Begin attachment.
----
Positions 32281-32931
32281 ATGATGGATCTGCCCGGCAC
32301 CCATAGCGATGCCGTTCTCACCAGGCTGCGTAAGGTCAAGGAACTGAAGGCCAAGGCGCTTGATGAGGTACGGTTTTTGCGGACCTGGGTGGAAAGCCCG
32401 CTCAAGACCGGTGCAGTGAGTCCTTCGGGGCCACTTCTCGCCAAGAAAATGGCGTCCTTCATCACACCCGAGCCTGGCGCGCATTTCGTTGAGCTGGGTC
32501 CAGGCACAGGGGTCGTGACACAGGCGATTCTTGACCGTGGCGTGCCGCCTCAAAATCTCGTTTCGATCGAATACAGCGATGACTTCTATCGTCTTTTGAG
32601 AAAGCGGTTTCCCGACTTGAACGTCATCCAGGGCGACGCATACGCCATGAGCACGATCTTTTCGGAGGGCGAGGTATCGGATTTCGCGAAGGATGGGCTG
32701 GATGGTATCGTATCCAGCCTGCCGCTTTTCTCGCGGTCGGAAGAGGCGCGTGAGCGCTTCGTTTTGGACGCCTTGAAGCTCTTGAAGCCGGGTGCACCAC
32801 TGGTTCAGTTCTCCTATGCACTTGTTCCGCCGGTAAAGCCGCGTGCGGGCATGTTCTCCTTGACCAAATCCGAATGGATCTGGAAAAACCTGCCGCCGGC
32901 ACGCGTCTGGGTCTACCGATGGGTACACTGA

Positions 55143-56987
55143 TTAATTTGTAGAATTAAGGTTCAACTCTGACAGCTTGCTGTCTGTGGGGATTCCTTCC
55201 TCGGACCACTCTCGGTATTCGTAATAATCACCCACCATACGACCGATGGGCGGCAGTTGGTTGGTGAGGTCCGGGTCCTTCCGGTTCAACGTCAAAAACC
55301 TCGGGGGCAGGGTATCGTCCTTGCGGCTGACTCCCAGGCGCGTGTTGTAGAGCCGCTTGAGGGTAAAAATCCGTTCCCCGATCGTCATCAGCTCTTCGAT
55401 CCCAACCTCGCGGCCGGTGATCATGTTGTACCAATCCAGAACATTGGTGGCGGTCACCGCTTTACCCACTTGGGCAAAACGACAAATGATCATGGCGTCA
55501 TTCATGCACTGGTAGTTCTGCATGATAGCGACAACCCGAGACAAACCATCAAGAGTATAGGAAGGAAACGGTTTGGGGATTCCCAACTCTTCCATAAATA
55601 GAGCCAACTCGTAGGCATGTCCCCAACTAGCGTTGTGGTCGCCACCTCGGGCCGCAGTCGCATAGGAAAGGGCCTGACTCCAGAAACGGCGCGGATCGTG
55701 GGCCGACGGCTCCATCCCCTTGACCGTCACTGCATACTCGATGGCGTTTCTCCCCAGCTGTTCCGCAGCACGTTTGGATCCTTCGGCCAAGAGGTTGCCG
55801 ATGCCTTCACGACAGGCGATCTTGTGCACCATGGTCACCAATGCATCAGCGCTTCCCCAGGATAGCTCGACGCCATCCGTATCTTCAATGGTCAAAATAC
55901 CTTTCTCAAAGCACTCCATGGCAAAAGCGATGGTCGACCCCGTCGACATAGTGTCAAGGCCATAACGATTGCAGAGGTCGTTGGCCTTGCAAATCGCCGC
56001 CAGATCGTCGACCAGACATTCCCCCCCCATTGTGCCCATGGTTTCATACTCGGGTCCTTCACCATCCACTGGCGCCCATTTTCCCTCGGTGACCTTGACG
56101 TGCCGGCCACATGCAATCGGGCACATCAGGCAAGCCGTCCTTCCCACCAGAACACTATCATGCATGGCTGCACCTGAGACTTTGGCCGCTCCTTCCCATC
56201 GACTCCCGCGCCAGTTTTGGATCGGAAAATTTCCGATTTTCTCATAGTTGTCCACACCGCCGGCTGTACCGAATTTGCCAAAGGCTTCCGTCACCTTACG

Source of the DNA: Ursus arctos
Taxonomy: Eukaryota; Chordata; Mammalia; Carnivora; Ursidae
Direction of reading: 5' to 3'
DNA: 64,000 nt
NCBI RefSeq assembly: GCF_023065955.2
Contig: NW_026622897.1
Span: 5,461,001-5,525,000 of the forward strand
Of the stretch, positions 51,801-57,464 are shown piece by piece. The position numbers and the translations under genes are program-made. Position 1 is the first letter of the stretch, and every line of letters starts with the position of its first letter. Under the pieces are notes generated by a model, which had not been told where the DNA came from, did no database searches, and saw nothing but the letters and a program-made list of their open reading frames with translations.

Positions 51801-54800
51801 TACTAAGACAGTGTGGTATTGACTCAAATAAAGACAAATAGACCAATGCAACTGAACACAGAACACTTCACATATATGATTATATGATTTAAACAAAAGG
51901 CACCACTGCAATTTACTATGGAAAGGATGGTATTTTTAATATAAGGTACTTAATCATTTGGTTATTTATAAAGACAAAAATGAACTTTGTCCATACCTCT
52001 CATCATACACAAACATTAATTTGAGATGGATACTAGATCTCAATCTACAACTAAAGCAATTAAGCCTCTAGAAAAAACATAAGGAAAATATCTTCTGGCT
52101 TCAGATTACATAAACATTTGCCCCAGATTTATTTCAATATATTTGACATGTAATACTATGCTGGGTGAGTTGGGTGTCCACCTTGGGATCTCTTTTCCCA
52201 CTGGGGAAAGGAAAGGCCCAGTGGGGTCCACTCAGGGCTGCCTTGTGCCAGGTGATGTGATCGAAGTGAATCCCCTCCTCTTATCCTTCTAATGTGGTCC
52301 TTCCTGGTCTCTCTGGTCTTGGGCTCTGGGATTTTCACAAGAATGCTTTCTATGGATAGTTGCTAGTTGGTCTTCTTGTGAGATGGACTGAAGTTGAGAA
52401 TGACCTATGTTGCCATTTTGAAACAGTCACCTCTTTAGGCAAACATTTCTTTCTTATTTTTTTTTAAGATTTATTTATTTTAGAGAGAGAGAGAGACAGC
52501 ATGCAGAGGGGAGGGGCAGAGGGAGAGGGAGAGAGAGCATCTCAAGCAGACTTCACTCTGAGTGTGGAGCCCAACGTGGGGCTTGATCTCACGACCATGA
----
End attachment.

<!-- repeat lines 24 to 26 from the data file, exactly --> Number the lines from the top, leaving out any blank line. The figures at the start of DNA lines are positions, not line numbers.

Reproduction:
Taxonomy: Eukaryota; Chordata; Mammalia; Carnivora; Ursidae
Direction of reading: 5' to 3'
DNA: 64,000 nt